If you attended this year’s SXSW festivities you eventually became increasingly aware of two things: “Jeremiah Weed” is actually a canned alcoholic tea beverage and Hooray For Earth is a band you’re going to run into at least three times a day whether you like it or not. You could throw a rock and hit any member of the group within a square mile’s distance of James Blake. They worked a rigorous schedule in anticipation of their Dovecote debut, True Loves. Theirs is the sound of memorable synth hooks, melodic euphoria and layers of rich vocals taking precedence over guitars, a theme that is constantly evolving — and also standard practice — in today’s fast-paced music release cycle and at any music conference like SXSW. The days of the guitar-based album may be temporarily behind us, but at least we have a growing stable of evidence in bands like Hooray For Earth to keep us excited about the future.
On True Loves, Hooray For Earth creates gigantic, glowing melodies and choruses that stretch far beyond what I expected. Unlike many bands that poke you with their gritty, choppy synths, there’s no vagueness (too much reverb) or confusion (hyperactive vocals) between the audience and the artist’s message as Noel Heroux connects with casual, and sometimes commanding, vocal melodies. The cascading synths are also one of its selling points that may remind you of the swirling New Wave/Pop created by OMD. The pace is generally slower, but songs like “Last Minute”, “Sails” and “Same” are shining examples that are on par with the best material found on this year’s strongest albums.
Then there’s the title track “True Loves” — one of best singles you’ll come across all year — and absolutely perfect for summer driving/drinking/mixtapes/eating…whatever warm climate activity deserves a soundtrack. The chorus reinforces the theme of the album, ”Under the world of sound/don’t have to love.” This is Heroux reminding himself and the audience that what he’s creating has a lasting effect on everyone and weighs the same as the deepest love. And although that may sound self-indulgent and romantic, it’s a strength that artists need to possess. We as fans want to be assured that the musicians we follow are in it for the long haul.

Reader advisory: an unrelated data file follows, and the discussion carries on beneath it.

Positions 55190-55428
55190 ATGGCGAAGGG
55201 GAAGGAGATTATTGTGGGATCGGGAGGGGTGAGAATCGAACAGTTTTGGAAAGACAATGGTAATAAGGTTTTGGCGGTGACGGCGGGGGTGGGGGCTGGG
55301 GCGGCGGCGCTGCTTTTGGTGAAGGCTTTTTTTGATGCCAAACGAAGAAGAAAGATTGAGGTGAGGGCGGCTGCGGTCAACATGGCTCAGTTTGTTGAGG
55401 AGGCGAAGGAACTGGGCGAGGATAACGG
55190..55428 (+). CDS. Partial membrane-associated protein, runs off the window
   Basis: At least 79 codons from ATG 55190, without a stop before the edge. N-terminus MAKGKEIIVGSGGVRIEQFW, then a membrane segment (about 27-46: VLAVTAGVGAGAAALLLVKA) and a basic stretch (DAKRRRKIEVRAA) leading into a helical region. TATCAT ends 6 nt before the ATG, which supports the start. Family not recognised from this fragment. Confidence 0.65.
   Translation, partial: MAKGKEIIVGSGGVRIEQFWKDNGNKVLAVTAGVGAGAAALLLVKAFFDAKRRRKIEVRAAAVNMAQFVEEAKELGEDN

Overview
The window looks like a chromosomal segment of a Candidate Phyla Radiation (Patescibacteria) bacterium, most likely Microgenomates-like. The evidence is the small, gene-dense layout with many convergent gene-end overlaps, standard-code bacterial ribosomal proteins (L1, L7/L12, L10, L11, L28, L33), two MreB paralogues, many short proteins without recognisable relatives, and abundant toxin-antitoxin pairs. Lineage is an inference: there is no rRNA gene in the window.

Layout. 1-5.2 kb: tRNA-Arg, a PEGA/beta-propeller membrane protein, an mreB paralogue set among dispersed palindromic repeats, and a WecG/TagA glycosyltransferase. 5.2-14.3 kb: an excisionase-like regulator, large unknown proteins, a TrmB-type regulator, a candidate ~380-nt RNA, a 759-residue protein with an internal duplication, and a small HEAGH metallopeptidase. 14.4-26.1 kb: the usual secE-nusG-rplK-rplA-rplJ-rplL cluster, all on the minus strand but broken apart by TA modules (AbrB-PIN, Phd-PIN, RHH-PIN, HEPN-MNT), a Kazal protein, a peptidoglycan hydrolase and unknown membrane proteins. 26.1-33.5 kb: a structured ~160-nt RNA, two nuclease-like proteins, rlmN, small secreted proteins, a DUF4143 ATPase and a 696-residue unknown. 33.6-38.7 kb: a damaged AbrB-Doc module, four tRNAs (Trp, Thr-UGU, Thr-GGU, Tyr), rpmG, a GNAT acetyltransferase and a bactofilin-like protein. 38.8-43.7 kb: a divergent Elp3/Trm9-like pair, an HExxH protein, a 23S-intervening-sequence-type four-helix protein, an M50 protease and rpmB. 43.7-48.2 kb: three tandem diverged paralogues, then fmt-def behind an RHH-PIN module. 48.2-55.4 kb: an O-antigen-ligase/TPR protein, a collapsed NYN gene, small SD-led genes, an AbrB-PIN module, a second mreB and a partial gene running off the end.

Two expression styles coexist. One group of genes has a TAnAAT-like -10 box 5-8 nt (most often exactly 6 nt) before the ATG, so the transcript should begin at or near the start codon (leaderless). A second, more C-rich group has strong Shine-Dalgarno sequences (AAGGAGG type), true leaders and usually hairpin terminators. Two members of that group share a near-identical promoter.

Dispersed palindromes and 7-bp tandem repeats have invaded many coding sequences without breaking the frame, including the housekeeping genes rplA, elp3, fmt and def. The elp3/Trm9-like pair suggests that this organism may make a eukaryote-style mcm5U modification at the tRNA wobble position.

True Loves is definitely a front-loaded full-length that pays off quickly. I would have loved more dynamics in the rhythms apart from the tribal thumps and mid-tempos found throughout the album, but the more I revisit this record the more I dig deeper into those grey areas as there are so many great songs and ideas that come to fruition. I must be missing something else, right? But, specifically, True Loves successfully balances Heroux’s delivery with his heartfelt intent of creating something that sounds as massive as his emotions may not be able to convey in real life. And that’s the true meaning of music in a nutshell. words/ s mcdonald
MP3: Hooray For Earth :: No Love